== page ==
Part of my nostalgic affection for GREASE (1978) is related to the comedy version of You’re The One That I Want by Hylda Baker and Arthur Mullard. He was a comedy cockney who made his name on the quiz program Celebrity Squares (recently revived with Warwick Davies hosting) and the sit-coms Romany Jones and Yus My Dear. He was an idiot. Hylda Baker on the other hand, was a comedy genius.
The performance that they gave on Top of The Pops is often shown as ‘one of the worst of all time’ as the two aging comics stumble their way through the performance. The record hit number 20 in 1978 as was one of my favourites, I played it constantly, for I was an Hylda Baker fan-boy.
She was born 4th February 1905, in Farnworth, Bolton, only streets away from where I was born. From an early age she was an essential part of my formative relationship with humour, she had the tone and delivery of my Grandma, which probably explains why I enjoyed watching her so much. Her television career began with her appearances on The God Old Days where she would recreate the act that she toured around Music Halls in the 1930s and 40s. Her character was based on the community gossip, telling tales to the audience through her silent stooge ‘Cynthia’ played by a man in drag (Matthew Kelly famously worked with her). She was a great physical comic, using her height (she was just under 5 foot tall) and her energy to tell stories peppered with her catchphrases, double entendre and Malapropisms.
Many of her catchphrases still survive, even if people don’t realise their origin, such as; “what time is it, quarter to, I must get a little hand for this watch,” “she knows you know,” and “you big girl’s blouse!” The act was horned touring the country’s music halls from the age of 11. Her dad was a painter and part time performer before he had a nasty accident that affected his mental capacity. She worked hard on the variety scene for many years seeking her big break and the fame that she craved. There was a time in the 50’s when she despaired of ever getting recognition. Before hitting the big time on television she’d given up on show business and opened a chip shop in Farnworth, but she returned and success on television made her a huge star and she was in big demand for the summer specials in Blackpool and Morecambe. When she became a house-hold name, she enjoyed the trappings of fame, surrounding herself with young men, dressing in the finest fur and having a pet monkey. The monkey once ate all of her stage makeup and, as a result, decorated the dressing room while she was on stage.
I remember her from the seventies when she appeared in NEAREST AND DEAREST alongside the comic Jimmy Jewel, who she held in thinly disguised contempt. She was Nellie Pledge, a pickle factory owner, and Jewel was her feckless brother. Most of the comedy revolved around sibling conflict and her desire to find true love. The Hammer Studios made a film of NEAREST AND DEAREST (1972) that I watched aged 8, at the Scarborough Odeon, in a double bill with THE LIKELY LADS (1976), and thinking that it was the funniest film I’d ever seen. I still think that it has some real moments of grotesque comic observation that has informed the likes of The League of Gentlemen and Peter Kay’s Brian Potter.
As well as the TV spin-off, there were a couple of earlier films that were a vehicle for her act such as SHE KNOWS YOU KNOW (1962), which the BFI describes very bleakly as a ‘low-comedy’. She also small, yet significant roles in some of the major British films of the era. She played a back-street abortionist in UP THE JUNCTION (1968) and feisty Aunt Eda in SATURDAY NIGHT, SUNDAY MORNING (1960). However, my favourite is her interpretation of Mrs Sowerberry in Carol Reed’s film adaptation of the musical OLIVER! (1968) as she brings real character within the brief appearance that she makes: inspecting Oliver’s teeth before accepting him as an apprentice mourner for funerals of children.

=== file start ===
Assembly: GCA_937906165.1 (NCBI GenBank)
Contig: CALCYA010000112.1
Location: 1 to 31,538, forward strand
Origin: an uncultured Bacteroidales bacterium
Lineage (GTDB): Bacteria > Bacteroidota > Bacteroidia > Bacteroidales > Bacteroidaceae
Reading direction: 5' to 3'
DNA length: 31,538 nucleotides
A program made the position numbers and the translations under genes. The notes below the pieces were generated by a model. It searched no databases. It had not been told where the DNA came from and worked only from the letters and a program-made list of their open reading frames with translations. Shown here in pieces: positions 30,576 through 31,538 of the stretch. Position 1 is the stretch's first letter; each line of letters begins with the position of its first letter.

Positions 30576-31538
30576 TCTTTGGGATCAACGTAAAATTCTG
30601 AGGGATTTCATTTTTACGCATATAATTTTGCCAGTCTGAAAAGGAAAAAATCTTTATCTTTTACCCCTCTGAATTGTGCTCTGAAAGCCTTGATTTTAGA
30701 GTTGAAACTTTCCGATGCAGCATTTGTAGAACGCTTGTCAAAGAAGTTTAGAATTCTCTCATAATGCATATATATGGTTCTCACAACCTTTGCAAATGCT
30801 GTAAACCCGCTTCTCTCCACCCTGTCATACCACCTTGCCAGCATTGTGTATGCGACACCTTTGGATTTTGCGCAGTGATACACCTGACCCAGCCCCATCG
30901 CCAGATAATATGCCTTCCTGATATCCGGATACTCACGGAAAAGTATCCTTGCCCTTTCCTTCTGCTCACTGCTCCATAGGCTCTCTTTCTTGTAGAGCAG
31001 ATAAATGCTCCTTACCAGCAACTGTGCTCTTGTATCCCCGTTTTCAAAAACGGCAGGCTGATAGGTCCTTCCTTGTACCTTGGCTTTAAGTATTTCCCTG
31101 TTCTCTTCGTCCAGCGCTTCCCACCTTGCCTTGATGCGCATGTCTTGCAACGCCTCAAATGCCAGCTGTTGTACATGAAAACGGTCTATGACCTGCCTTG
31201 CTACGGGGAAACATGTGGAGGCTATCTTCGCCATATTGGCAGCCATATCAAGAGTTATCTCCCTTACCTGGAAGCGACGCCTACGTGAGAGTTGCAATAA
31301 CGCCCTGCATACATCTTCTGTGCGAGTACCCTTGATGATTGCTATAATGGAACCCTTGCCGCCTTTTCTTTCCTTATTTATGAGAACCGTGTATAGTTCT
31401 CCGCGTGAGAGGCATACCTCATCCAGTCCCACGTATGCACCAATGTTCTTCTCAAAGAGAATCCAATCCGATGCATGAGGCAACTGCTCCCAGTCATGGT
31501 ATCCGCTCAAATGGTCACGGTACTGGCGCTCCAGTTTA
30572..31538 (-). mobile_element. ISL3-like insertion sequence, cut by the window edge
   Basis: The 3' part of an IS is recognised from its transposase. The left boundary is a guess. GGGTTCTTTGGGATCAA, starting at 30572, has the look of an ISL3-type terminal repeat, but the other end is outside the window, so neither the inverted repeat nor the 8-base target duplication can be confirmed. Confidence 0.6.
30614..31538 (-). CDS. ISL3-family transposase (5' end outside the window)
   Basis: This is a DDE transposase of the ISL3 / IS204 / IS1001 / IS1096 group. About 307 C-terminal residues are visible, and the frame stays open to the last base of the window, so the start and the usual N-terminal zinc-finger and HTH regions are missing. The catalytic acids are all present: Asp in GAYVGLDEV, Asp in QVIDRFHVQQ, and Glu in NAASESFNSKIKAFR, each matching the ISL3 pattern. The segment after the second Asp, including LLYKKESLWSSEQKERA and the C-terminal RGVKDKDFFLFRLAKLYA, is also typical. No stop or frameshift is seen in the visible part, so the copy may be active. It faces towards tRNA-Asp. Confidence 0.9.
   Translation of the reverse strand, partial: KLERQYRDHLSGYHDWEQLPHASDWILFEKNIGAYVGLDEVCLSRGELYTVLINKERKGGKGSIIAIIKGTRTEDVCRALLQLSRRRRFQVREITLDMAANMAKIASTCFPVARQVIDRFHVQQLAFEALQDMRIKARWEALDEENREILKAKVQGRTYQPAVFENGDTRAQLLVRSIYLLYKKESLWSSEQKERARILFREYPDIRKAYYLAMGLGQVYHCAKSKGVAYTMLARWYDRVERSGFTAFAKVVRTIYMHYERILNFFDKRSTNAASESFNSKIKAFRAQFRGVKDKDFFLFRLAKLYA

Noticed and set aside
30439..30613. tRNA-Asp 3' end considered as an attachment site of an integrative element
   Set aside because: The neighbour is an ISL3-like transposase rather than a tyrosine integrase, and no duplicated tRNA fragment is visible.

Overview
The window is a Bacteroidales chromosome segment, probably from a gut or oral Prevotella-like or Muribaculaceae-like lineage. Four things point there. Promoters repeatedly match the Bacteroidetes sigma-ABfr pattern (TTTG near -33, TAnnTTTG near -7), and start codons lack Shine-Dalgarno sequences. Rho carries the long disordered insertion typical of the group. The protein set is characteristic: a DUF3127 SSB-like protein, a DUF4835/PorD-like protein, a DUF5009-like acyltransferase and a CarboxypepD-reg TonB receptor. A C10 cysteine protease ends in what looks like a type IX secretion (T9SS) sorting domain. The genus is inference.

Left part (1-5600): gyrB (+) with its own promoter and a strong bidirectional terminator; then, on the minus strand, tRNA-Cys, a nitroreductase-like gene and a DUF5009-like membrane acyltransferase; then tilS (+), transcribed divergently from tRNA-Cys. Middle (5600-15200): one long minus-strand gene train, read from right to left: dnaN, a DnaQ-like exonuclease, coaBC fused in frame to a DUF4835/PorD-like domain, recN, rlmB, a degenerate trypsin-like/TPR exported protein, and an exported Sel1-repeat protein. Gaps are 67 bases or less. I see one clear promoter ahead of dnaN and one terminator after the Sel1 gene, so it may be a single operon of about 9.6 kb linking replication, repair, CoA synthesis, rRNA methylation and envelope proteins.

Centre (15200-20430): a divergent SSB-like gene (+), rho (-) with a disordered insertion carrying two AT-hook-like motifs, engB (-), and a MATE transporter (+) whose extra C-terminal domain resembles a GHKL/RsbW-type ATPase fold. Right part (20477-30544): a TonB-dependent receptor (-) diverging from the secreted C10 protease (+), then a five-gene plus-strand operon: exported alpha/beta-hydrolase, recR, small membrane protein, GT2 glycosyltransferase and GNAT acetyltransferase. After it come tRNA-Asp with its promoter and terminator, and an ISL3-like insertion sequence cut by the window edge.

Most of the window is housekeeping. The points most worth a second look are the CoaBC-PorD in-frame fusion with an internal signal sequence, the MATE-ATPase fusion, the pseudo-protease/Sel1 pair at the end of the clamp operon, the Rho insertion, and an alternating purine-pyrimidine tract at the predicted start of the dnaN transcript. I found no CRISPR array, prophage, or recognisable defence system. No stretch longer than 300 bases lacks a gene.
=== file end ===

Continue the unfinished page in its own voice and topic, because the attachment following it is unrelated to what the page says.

In 1996, I travelled to the Edinburgh Festival to see Jean Fergusson’s ‘one woman’ play She Knows You Know before it transferred to London, and a nationwide tour (including the Bolton Octagon). Better known for her performance as Marina in the long-running sit com Last of Summer Wine, she became interested in Hylda thanks to comparisons that audiences were making with her performance. The play, in the form of a soliloquy from Baker, was great at reviving the comedy routines that had made her famous, but the play is an enthralling tragedy of loneliness, exploring Hlyda’s self-made isolation from the rest of show business. By all accounts she was jealous, demanding and a perfectionist who gave her fellow performers a hard time. Fergusson’s version is one of a feisty woman in a man’s world, making sure she got was due to her. Following an accident on set during the filming of Not On Your Nellie (the sit-com follow up to Nearest and Dearest) she was never the same again. During the recording of these shows she was depending on cue-cards as she was unable to retain her lines. Later, she was diagnosed with dementia, probably brought on by Alzheimer’s disease.
Her last days were spent in The Entertainment Artists’ Benevolent Home. When she died in 1986 only 12 people attended her funeral. She was known and loved by millions, but her illness and attitude towards people closest to her had resulted in isolation and loneliness, the condition that she wished to avoid more than anything.
There’s something tragic about watching the stumbling performance on Top of The Pops. She forgets the words. Looks out of sorts. A pale shadow of her former self. At her peak is was a sparky, smart and memorable comedy genius. I like to remember her in all her glory. She was one of Britain’s greatest comedians … and I can say that without fear of contraception.